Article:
Food: very good, though neither dish was faultless. Despite coating each bite of lobster with a healthy carapace of burrata, I was still left staring at a large mound on the plate. As for the fusilli, it was delicious, but the portion was Flinstonian: after a half-dozen bites, the bottom of the bowl remained elusive, leaving me wondering if there was some sort of self-replenishing mechanism at play.
Highlights: predictably, the fusilli
Pr(return): low (why, you might ask? See ambiance below)
Ambiance: stuffy. Until lunch at Marea, I never understood what people meant when they referred to a restaurant as stuffy. Well, now I do. It was as if they were embarrassed to have okayed my reservation. They seated me at Table 1, a table that hugs the set of stairs leading into the dining room, a table where no guest walking down those steps into the dining room would have to see the scruffy tatterdemalion who made it through their sieve of affluence. Indeed, my disheveled disposition may explain why I was never offered a look at either the wine or cocktail lists–did they think I had already been drinking at noon on a Wednesday?–and why no one was seated within a two-table proximity of me. I can tell when I’m unwanted, so I didn’t bother looking at the dessert menu. Instead, I ambled across Columbus Circle over to Jean-Georges where I enjoyed two desserts!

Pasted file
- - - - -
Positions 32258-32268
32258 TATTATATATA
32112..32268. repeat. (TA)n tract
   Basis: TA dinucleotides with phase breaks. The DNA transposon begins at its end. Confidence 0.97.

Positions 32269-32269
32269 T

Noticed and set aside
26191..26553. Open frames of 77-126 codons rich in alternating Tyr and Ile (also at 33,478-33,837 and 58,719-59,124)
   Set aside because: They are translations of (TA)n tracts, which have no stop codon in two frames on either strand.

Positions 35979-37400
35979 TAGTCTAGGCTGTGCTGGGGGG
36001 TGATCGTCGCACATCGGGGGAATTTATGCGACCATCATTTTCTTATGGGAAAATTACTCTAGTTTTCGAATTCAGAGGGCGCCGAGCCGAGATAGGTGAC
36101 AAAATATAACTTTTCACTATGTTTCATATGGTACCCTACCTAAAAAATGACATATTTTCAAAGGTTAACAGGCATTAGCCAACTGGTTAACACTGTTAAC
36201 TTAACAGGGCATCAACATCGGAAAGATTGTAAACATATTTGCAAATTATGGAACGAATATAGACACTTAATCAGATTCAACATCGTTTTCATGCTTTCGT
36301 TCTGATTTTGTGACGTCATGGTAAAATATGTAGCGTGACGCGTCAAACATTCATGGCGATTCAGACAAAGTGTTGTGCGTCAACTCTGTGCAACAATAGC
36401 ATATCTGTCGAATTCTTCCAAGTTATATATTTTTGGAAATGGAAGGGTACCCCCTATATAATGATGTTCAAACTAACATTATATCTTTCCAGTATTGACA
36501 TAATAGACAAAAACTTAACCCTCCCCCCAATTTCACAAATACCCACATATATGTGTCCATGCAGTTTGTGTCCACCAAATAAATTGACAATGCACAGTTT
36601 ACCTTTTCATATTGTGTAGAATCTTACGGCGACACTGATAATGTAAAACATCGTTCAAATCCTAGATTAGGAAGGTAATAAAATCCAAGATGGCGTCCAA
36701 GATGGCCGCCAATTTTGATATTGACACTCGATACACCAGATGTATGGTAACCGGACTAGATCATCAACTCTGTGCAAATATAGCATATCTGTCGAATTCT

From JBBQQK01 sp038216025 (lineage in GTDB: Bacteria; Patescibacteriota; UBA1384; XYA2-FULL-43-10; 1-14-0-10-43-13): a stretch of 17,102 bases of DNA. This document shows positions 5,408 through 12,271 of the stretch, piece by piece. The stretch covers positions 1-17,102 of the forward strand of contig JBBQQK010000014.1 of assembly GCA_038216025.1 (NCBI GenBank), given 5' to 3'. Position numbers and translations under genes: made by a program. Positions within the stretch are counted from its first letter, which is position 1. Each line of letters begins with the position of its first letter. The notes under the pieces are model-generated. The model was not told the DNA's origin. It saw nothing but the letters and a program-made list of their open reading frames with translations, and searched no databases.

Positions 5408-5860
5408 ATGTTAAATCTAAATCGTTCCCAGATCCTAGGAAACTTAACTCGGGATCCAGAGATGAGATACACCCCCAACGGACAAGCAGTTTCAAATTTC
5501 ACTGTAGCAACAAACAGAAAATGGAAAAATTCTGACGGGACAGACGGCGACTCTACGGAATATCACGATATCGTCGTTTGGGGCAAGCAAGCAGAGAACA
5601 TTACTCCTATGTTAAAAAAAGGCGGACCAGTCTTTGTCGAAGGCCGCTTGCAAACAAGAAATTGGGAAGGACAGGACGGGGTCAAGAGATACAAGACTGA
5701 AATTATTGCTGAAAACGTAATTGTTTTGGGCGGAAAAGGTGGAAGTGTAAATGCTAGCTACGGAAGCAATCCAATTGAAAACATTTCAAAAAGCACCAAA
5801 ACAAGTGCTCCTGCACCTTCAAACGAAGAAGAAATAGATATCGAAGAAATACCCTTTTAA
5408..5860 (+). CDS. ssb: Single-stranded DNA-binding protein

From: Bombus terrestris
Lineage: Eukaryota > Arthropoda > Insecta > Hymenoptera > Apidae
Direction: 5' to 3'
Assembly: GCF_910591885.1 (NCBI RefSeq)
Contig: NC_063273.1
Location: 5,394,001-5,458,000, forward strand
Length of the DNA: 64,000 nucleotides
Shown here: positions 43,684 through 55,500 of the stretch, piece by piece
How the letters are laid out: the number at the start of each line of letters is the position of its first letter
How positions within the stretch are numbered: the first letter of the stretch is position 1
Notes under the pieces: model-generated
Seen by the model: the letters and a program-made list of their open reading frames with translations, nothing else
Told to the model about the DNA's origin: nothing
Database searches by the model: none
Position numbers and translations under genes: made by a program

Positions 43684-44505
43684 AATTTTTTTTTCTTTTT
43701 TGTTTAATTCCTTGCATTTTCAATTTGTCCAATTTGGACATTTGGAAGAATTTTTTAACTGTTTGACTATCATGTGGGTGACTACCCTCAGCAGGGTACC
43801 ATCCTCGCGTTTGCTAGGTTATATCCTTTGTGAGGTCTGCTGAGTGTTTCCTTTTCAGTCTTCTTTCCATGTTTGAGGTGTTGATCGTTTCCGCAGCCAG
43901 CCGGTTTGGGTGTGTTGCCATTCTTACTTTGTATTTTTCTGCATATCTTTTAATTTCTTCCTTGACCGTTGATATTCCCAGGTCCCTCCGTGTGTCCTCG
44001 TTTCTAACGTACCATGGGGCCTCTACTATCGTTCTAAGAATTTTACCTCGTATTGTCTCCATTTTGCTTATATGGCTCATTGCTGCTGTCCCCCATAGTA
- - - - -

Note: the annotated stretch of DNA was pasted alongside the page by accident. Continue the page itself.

Nova Scotia lobster, basil seeds, tomatoes, pickled eggplant and burrata
Whole wheat fusilli, red wine-braised octopus and bone marrow
Cream puff, raspberry pate de fui, salted caramel and a fruit crumble